The number of lakes on our planet has increased substantially in recent decades, according to a new study.
There has been a particular increase in the number of small lakes, which unfortunately, emit large amounts of greenhouse gas, the researchers report.
The findings are of great importance for Earth’s carbon account, global ecosystems, and human access to water resources.
Bacteria and fungi feeding on dead plants and animals at the bottom of a lake emit vast amounts of CO2, methane, nitrous oxide, and other gases. Some of these gases end up in the atmosphere.
This mechanism causes lakes to act like greenhouse gas factories. In fact, freshwater lakes probably account for 20% of all global CO2 fossil fuel emissions into Earth’s atmosphere.
Forecasts suggest that climate change will cause lakes to emit an ever-greater share of greenhouse gases in the future.
This is just one of the reasons why it is important to know how many and how big these lakes are, as well as how they develop. Until now, this information was unknown.
Researchers have now prepared a more accurate and detailed map of the world’s lakes than has ever existed. The researchers mapped 3.4 million lakes and their evolution over the past four decades using high-resolution satellite imagery combined with artificial intelligence.
The survey shows that between 1984 and 2019, the area of global lake surfaces grew by over 46,000 km2 (about 17,760 square miles)—slightly more than the surface area of Denmark.
“There have been major and rapid changes with lakes in recent decades that affect greenhouse gas accounts, as well as ecosystems and access to water resources. Among other things, our newfound knowledge of the extent and dynamics of lakes allows us to better calculate their potential carbon emissions,” says Jing Tang, an assistant professor at the biology department at the University of Copenhagen and coauthor of the study in Nature Communications.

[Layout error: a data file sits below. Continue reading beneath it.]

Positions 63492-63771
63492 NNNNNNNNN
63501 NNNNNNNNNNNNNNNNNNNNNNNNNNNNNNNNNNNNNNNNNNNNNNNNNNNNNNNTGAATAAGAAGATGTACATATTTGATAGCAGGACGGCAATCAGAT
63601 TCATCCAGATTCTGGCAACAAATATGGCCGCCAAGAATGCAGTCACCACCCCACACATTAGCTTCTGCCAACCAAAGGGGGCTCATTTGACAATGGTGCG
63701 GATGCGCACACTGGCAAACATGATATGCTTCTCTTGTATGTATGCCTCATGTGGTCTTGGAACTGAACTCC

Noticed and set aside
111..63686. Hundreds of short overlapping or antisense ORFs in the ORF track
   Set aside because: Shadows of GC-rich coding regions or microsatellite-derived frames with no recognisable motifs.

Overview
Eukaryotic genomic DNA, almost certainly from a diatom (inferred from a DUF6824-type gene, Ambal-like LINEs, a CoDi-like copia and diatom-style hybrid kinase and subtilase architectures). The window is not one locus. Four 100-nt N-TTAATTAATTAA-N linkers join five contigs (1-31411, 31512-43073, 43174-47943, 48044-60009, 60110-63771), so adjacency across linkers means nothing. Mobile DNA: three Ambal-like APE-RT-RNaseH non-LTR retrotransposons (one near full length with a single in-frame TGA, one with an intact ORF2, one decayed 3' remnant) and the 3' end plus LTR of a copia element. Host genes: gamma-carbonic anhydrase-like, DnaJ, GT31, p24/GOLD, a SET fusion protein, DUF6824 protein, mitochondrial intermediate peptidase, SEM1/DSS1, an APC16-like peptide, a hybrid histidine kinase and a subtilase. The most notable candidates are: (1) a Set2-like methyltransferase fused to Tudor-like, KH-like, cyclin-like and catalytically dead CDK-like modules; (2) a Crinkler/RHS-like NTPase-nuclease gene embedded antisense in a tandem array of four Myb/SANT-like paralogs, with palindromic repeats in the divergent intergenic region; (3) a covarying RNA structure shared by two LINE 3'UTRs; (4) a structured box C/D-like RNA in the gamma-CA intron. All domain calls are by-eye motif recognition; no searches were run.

According to the study’s calculations, the annual increase of CO2 emissions from lakes during the period is 4.8 teragrams (10^12, trillion) of carbon—which equals to the CO2 emission increase of the United Kingdom in 2012.
More and more small lakes (<1 km2) have appeared since 1984. The number of these small lakes is especially important according to the researchers, because they emit the most greenhouse gas in relation to their size.
While small lakes account for just 15% of total lake area, they account for 25% of CO2 and 37% of methane emissions. Furthermore, they also contribute to 45% and 59% of the net increases of the lake CO2 and CH4 emissions, respectively, over the period 1984-2019.
“Small lakes emit a disproportionate amount of greenhouse gases because they typically accumulate more organic matter, which is converted into gases. And also, because they are often shallow. This makes it easier for gases to reach the surface and up into the atmosphere,” Tang says.
“At the same time, small lakes are much more sensitive to changes in climate and weather, as well as to human disturbances. As a result, their sizes and water chemistry fluctuate greatly. Thus, while it is important to identify and map them, it is also more demanding. Fortunately, we’ve been able to do justify that.”
The mapping also reveals that there are two main reasons for Earth’s many new lakes: climate change and human activities. Reservoirs account for more than half of increased lake area—i.e., artificial lakes. The other half are primarily created by melting glaciers or thawing permafrost.
The new dataset offers a range of regional and global applications, according to the researchers.
“I have sent our new greenhouse gas emission estimates to the people responsible for calculating the global carbon budget, those who are behind the UN’s IPCC climate reports. I hope they include them in updating the global emission numbers,” Tang says.
“Furthermore, the dataset can be used to make better estimates of water resources in freshwater lakes and to better assess the risk of flooding, as well as for better lake management—because lake area impacts biodiversity too.”
Source: University of Copenhagen